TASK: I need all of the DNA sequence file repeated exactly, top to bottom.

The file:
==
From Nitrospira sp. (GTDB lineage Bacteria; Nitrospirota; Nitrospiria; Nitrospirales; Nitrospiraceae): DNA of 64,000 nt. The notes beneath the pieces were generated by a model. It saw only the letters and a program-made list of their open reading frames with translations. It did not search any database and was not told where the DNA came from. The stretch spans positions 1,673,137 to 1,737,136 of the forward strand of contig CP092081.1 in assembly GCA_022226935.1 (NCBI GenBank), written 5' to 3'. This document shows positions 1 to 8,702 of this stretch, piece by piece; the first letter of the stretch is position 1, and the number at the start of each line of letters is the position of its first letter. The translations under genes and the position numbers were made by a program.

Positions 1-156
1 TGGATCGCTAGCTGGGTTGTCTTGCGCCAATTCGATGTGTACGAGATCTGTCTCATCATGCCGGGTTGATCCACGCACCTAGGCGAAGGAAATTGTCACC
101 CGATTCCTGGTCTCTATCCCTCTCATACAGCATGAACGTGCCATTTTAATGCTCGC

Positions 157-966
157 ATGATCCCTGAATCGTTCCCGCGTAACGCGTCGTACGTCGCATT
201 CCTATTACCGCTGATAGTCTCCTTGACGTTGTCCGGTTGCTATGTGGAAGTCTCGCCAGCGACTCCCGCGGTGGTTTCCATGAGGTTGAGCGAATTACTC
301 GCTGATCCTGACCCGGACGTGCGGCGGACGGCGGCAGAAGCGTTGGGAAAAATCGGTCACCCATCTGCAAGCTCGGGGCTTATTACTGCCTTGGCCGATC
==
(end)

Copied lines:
From Nitrospira sp. (GTDB lineage Bacteria; Nitrospirota; Nitrospiria; Nitrospirales; Nitrospiraceae): DNA of 64,000 nt. The notes beneath the pieces were generated by a model. It saw only the letters and a program-made list of their open reading frames with translations. It did not search any database and was not told where the DNA came from. The stretch spans positions 1,673,137 to 1,737,136 of the forward strand of contig CP092081.1 in assembly GCA_022226935.1 (NCBI GenBank), written 5' to 3'. This document shows positions 1 to 8,702 of this stretch, piece by piece; the first letter of the stretch is position 1, and the number at the start of each line of letters is the position of its first letter. The translations under genes and the position numbers were made by a program.

Positions 1-156
1 TGGATCGCTAGCTGGGTTGTCTTGCGCCAATTCGATGTGTACGAGATCTGTCTCATCATGCCGGGTTGATCCACGCACCTAGGCGAAGGAAATTGTCACC
101 CGATTCCTGGTCTCTATCCCTCTCATACAGCATGAACGTGCCATTTTAATGCTCGC

Positions 157-966
157 ATGATCCCTGAATCGTTCCCGCGTAACGCGTCGTACGTCGCATT
201 CCTATTACCGCTGATAGTCTCCTTGACGTTGTCCGGTTGCTATGTGGAAGTCTCGCCAGCGACTCCCGCGGTGGTTTCCATGAGGTTGAGCGAATTACTC
301 GCTGATCCTGACCCGGACGTGCGGCGGACGGCGGCAGAAGCGTTGGGAAAAATCGGTCACCCATCTGCAAGCTCGGGGCTTATTACTGCCTTGGCCGATC